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|Topic Started: Oct 3 2010, 07:42 AM (490 Views)|
|StinglessBee||Oct 3 2010, 07:42 AM Post #1|
Name: Carrion mites
Time: mid-late Carboniferous
Size: 3-5cm long
Diet: Scavenger, but it can attack small prey
Habitat: Rope tree vineland (on the ground floor as a rule), originally in Gondwana but spreading once Pangaea is formed
These fully terrestrial sigmatatora are relatives of the hunter mites, not only reproducing sexually as hunter mites do but also having a “lung” derived from the hunter mite swim bladder. These are fairly different from their aquatic relatives, having a further derived chitinous shell that covers far more of their body, whilst the muscles that once helped them swim have developed to allow the mites to crawl over the ground- making it look almost like an armoured worm. Instead of directly hunting prey, they prefer to scavenge on already dead bodies. Carrion mites often congregate on these corpses and fight over them: not only does it provide a good source of food, but it also gives males a chance to mate with visiting females.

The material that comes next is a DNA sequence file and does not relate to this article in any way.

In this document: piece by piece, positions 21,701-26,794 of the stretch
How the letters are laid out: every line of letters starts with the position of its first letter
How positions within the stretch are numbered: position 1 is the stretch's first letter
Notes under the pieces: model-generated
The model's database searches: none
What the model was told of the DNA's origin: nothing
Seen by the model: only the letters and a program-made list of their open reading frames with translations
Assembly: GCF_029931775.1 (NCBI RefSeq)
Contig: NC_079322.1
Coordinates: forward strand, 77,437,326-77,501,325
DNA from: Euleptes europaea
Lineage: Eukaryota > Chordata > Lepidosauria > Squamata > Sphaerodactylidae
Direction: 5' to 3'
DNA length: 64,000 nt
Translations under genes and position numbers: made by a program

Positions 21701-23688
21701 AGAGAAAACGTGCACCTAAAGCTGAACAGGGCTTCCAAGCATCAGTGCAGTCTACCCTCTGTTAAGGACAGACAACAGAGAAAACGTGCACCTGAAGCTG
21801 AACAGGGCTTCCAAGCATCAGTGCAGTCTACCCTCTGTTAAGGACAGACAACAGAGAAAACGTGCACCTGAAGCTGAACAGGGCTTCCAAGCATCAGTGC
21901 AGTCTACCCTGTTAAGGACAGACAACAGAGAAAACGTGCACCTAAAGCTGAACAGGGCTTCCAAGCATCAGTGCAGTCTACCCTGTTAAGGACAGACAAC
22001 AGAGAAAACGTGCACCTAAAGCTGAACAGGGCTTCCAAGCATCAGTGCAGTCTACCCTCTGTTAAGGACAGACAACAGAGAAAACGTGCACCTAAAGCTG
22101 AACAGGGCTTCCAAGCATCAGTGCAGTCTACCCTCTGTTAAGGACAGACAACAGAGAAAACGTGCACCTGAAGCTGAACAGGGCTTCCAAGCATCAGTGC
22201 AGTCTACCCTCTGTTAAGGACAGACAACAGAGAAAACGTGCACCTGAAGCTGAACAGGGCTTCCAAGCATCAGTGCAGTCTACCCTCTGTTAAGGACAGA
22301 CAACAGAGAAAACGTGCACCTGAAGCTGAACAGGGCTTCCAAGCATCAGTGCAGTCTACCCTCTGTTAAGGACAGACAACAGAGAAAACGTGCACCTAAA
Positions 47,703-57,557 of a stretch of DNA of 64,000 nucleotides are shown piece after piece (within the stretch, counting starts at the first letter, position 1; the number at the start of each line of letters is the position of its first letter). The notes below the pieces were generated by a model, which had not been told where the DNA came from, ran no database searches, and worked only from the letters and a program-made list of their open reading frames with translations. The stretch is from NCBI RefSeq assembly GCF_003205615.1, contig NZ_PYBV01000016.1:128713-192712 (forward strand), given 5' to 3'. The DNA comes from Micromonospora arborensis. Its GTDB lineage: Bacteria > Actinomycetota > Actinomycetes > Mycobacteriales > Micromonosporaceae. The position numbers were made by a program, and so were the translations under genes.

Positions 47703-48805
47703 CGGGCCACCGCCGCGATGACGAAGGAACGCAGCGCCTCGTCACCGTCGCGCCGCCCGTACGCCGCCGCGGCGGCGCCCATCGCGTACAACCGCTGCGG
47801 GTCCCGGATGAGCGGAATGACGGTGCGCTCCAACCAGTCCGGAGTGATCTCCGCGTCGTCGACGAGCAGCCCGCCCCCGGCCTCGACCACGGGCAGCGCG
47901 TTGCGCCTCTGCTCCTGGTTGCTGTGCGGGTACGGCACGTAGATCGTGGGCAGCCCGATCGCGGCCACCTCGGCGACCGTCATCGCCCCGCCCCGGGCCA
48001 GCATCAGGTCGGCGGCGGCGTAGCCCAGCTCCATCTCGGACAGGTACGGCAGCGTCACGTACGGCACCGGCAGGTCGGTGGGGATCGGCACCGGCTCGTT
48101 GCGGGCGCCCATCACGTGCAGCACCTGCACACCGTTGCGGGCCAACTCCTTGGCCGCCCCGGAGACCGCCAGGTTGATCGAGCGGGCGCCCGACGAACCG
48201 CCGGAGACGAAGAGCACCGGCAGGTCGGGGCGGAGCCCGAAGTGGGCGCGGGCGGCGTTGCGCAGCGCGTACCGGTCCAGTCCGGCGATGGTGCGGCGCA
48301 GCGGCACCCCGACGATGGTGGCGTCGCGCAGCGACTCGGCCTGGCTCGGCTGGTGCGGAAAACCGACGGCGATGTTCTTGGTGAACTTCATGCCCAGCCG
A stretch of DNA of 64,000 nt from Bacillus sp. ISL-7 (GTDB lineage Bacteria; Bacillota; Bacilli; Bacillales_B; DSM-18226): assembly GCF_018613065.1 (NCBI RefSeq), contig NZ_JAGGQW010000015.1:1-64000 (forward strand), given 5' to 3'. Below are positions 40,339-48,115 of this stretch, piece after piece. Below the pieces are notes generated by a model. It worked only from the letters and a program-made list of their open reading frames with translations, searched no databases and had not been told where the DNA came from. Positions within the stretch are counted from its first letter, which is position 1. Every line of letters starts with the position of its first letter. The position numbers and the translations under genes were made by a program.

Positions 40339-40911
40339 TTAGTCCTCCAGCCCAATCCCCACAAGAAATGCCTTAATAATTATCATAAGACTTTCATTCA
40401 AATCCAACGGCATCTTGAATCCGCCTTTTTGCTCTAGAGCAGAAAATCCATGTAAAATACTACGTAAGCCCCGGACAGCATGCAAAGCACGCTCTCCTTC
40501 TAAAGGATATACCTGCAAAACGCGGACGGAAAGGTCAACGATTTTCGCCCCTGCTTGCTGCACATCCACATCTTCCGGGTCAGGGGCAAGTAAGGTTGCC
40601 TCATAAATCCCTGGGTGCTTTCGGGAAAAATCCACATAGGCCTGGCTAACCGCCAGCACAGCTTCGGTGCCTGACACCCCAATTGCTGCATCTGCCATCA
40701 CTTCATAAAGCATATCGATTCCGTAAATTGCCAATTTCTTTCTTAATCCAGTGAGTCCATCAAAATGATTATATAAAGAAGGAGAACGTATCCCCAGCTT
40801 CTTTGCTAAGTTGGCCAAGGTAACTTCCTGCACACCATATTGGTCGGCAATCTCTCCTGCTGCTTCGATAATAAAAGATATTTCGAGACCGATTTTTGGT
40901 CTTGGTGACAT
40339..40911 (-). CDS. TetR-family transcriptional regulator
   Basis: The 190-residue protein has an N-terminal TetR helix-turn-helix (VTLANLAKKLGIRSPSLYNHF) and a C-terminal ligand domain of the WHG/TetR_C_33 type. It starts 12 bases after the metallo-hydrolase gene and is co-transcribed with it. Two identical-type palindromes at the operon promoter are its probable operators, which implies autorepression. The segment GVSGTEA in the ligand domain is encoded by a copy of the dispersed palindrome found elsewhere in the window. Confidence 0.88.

They are somewhat hampered in their search by carrion by the fact that, unlike home earth’s insects, they can’t fly, limiting their foraging range. Carrion mites have developed several features to compensate for this dilemma. Firstly, they are capable of eating just about any part of the corpse, with what were once spear like mouth parts of their hunter mite ancestors having become more comparable to hack saw like mandibles for handling parts such as the exoskeleton or the toughest bits of flesh. As a result, they afford to arrive late to a corpse, as they'll still get something to eat.
Meanwhile, they now have a sense organ comparable to a snake’s Jacobson organ which helps them to find a corpse. Instead of using a tongue as a snake does; carrion mites use their hair covered mandibles to gather information on the surroundings (in the form of particles) for the organ in the mouth to sample. Finally, they are perfectly capable of eating things other than carrion, such as the eggs of terrabites, allowing for them to survive on land. However, they themselves must be careful, since the only real use of the shell is to prevent water loss, they easily become a meal for adult terrabites or other predators.
Edited by StinglessBee, Mar 27 2011, 01:13 PM.
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